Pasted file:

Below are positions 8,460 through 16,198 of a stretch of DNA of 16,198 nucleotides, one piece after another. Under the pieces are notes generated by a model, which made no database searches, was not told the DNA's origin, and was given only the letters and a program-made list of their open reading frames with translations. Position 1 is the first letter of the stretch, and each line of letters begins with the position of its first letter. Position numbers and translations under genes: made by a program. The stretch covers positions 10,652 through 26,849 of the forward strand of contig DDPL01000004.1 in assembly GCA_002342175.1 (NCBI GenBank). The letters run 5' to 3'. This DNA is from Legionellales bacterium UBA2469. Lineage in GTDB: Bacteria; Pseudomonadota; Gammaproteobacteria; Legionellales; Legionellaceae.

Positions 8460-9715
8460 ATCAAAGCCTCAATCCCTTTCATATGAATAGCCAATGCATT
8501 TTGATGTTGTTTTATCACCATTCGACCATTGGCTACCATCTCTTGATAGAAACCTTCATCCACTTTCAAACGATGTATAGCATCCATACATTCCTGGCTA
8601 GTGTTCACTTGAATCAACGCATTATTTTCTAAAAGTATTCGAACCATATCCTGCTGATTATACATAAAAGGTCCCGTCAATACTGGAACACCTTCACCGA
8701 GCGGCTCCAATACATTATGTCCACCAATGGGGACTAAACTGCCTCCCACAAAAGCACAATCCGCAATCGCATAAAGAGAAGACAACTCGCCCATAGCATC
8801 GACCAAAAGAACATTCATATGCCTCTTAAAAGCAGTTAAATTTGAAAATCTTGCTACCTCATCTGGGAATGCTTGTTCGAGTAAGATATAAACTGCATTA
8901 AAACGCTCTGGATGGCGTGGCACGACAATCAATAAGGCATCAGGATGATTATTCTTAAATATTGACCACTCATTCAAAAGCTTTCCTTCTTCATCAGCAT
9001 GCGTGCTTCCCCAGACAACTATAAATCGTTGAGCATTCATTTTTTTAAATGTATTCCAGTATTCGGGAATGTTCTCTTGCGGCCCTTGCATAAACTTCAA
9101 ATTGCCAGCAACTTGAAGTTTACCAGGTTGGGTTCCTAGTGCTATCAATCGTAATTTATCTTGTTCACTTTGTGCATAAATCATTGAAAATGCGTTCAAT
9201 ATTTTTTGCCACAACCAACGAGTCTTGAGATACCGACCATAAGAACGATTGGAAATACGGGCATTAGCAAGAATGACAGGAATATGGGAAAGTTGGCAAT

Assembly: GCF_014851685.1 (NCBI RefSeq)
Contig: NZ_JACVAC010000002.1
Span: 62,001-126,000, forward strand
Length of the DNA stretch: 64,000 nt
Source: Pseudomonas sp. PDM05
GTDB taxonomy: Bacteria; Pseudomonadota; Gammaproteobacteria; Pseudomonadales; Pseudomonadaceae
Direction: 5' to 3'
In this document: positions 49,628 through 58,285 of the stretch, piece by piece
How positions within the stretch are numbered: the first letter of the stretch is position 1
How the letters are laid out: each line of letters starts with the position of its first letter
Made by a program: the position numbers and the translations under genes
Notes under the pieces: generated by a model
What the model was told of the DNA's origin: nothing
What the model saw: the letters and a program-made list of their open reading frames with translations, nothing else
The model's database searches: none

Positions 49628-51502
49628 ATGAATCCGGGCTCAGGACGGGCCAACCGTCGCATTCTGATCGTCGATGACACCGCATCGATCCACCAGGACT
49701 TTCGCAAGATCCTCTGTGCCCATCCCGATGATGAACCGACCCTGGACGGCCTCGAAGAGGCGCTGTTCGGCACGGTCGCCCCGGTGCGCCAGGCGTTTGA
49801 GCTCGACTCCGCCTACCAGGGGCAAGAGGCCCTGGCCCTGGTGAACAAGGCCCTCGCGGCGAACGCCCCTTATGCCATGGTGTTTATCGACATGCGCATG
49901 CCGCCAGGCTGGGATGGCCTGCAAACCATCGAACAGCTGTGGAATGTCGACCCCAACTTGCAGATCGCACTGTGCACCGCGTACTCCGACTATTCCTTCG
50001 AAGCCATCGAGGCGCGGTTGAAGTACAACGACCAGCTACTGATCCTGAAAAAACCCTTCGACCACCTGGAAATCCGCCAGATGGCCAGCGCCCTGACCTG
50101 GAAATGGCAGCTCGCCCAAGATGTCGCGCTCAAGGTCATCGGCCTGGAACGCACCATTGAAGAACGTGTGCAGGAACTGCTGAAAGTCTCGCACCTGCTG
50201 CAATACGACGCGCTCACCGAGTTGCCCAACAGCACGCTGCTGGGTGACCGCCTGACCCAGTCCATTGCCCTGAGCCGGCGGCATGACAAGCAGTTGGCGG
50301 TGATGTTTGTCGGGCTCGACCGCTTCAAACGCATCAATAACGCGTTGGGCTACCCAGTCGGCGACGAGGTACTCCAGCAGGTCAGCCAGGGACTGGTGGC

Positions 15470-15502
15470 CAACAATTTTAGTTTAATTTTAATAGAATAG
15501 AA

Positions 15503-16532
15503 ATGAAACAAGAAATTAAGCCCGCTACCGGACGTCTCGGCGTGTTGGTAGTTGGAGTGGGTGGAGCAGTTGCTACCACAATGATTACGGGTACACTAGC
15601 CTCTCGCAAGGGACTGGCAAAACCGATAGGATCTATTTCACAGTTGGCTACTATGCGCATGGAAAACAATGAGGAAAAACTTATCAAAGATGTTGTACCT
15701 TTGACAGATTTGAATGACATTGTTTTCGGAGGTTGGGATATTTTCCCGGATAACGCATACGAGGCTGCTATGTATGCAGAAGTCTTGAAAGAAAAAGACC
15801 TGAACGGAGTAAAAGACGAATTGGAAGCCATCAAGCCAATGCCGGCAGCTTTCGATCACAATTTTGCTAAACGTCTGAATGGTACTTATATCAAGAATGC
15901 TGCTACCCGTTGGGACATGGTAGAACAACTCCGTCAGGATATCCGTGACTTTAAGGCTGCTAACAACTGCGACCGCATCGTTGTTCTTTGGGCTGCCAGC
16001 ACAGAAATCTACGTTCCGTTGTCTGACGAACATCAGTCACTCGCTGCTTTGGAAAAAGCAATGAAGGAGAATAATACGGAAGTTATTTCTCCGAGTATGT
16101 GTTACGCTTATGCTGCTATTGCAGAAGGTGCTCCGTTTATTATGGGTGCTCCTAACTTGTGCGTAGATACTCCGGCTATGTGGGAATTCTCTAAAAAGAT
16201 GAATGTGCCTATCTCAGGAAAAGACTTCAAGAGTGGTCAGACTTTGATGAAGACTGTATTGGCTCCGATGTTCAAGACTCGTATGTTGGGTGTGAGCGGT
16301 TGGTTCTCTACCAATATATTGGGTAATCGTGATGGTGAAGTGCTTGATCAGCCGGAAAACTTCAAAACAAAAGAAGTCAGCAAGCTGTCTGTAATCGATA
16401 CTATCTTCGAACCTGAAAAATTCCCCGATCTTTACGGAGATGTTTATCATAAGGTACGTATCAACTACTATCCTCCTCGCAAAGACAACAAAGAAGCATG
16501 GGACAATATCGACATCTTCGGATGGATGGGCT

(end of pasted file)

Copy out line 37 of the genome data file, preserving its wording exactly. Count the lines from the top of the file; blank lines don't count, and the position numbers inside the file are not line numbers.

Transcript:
15470 CAACAATTTTAGTTTAATTTTAATAGAATAG